The World Bank’s proposed Chad-Cameroon pipeline project, the largest construction project in Sub-Saharan Africa, is scheduled to be presented to the World Bank’s board of directors on May 23, 2000. The State Department has documented numerous cases of human rights abuses committed by the governments of Chad and Cameroon. Less known is the fact that one of the private sector partners in this pipeline project, the U.S.-based Chevron Corporation, is charged with serious human rights abuses in neighboring Nigeria, including complicity in abuses and killings that took place in 1998 and 1999. This paper argues that the World Bank should discriminate in its financial investments against both state and non-state actors based on their human rights records.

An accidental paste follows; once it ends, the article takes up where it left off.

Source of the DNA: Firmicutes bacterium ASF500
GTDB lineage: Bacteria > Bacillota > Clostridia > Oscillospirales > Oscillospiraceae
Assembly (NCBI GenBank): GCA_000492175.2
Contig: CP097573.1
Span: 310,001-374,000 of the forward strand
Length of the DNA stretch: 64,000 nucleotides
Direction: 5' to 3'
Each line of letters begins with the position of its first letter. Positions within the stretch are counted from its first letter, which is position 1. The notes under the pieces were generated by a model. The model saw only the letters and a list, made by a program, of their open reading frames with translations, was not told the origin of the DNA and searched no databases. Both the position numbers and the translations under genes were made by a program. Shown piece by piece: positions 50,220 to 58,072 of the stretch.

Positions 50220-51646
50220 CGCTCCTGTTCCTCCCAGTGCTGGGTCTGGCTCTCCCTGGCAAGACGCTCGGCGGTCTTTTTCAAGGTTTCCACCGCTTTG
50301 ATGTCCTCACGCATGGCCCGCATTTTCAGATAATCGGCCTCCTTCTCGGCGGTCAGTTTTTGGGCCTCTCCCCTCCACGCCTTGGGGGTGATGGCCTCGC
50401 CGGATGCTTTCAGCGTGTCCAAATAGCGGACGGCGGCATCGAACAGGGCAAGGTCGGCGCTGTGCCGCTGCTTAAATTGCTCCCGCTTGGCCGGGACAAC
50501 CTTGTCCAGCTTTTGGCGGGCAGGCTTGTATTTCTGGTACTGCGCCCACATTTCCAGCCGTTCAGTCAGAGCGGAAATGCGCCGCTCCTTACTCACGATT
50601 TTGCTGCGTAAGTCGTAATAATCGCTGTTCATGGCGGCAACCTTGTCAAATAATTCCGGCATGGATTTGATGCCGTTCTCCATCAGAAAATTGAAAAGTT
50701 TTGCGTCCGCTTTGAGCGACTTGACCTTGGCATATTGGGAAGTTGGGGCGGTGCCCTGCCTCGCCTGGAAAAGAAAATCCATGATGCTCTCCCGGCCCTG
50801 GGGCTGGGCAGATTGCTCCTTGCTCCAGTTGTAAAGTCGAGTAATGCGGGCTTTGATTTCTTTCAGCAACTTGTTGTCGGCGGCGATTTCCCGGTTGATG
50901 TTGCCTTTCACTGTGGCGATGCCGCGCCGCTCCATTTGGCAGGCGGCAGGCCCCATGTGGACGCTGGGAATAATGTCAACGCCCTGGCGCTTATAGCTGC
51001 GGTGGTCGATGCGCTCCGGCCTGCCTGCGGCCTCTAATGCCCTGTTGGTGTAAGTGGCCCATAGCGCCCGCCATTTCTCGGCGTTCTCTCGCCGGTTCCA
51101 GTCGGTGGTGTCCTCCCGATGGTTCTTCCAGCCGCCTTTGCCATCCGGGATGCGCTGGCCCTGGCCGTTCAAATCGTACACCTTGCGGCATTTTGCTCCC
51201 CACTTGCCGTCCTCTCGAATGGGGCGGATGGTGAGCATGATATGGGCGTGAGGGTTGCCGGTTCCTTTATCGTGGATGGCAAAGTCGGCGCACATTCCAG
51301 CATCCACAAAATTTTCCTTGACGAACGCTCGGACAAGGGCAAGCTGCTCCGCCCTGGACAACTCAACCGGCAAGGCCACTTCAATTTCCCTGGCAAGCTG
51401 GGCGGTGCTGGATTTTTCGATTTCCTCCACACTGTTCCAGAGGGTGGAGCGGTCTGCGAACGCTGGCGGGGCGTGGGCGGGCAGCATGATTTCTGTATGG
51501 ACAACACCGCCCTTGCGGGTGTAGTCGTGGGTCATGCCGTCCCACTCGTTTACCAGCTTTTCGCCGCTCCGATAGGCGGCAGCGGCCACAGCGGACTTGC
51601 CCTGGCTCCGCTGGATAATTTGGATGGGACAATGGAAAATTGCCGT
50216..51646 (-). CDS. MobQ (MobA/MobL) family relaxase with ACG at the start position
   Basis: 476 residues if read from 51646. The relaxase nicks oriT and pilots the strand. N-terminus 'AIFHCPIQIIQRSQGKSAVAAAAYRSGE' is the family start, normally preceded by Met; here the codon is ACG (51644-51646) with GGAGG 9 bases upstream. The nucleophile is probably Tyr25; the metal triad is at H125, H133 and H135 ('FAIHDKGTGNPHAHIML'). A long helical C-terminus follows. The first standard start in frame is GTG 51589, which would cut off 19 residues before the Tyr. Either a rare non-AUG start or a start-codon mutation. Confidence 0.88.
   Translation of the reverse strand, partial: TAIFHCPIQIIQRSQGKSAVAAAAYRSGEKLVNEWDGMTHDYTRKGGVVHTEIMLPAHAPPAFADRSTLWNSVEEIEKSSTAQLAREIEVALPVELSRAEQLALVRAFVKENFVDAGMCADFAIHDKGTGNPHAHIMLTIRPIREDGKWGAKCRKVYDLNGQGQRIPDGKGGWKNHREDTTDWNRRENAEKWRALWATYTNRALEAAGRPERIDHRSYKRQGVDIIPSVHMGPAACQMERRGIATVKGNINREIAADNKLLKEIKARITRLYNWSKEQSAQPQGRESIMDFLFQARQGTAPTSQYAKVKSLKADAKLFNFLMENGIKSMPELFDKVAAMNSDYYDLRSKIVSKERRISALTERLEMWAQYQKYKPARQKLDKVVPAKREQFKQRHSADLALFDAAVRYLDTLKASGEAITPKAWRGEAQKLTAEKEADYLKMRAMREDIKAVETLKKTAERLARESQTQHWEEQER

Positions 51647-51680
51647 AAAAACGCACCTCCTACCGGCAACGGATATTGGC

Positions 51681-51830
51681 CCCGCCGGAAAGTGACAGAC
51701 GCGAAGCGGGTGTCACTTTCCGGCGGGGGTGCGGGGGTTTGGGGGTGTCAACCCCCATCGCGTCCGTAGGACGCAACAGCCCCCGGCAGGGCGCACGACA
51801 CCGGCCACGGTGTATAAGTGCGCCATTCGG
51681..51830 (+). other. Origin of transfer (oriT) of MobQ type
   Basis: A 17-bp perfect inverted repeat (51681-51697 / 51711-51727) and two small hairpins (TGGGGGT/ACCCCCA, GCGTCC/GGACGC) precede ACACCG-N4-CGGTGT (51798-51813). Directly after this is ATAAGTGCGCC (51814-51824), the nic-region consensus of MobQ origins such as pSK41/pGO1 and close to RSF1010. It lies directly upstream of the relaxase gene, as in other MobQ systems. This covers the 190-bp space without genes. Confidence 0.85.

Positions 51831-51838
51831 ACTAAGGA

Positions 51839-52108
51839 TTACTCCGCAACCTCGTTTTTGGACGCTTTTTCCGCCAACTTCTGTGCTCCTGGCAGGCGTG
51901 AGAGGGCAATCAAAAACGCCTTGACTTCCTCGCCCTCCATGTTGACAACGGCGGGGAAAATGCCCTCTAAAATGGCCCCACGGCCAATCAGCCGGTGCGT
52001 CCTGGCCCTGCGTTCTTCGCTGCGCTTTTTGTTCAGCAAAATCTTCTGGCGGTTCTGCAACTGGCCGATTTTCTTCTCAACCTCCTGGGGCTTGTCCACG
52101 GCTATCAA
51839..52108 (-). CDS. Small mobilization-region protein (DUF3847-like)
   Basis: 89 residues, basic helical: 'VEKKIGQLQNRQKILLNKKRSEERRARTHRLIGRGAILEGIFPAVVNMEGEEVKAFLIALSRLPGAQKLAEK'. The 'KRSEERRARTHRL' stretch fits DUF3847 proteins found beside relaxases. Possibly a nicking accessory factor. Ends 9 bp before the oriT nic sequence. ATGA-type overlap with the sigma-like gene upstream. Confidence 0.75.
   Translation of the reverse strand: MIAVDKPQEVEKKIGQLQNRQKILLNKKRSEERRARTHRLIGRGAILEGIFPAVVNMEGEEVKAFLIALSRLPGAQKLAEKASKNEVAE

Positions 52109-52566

Chevron’s alleged human rights abuses in the Niger Delta and involvement in the Chad-Cameroon pipeline consortium highlights the need for the World Bank to screen for human rights abuses when it makes loans or investments.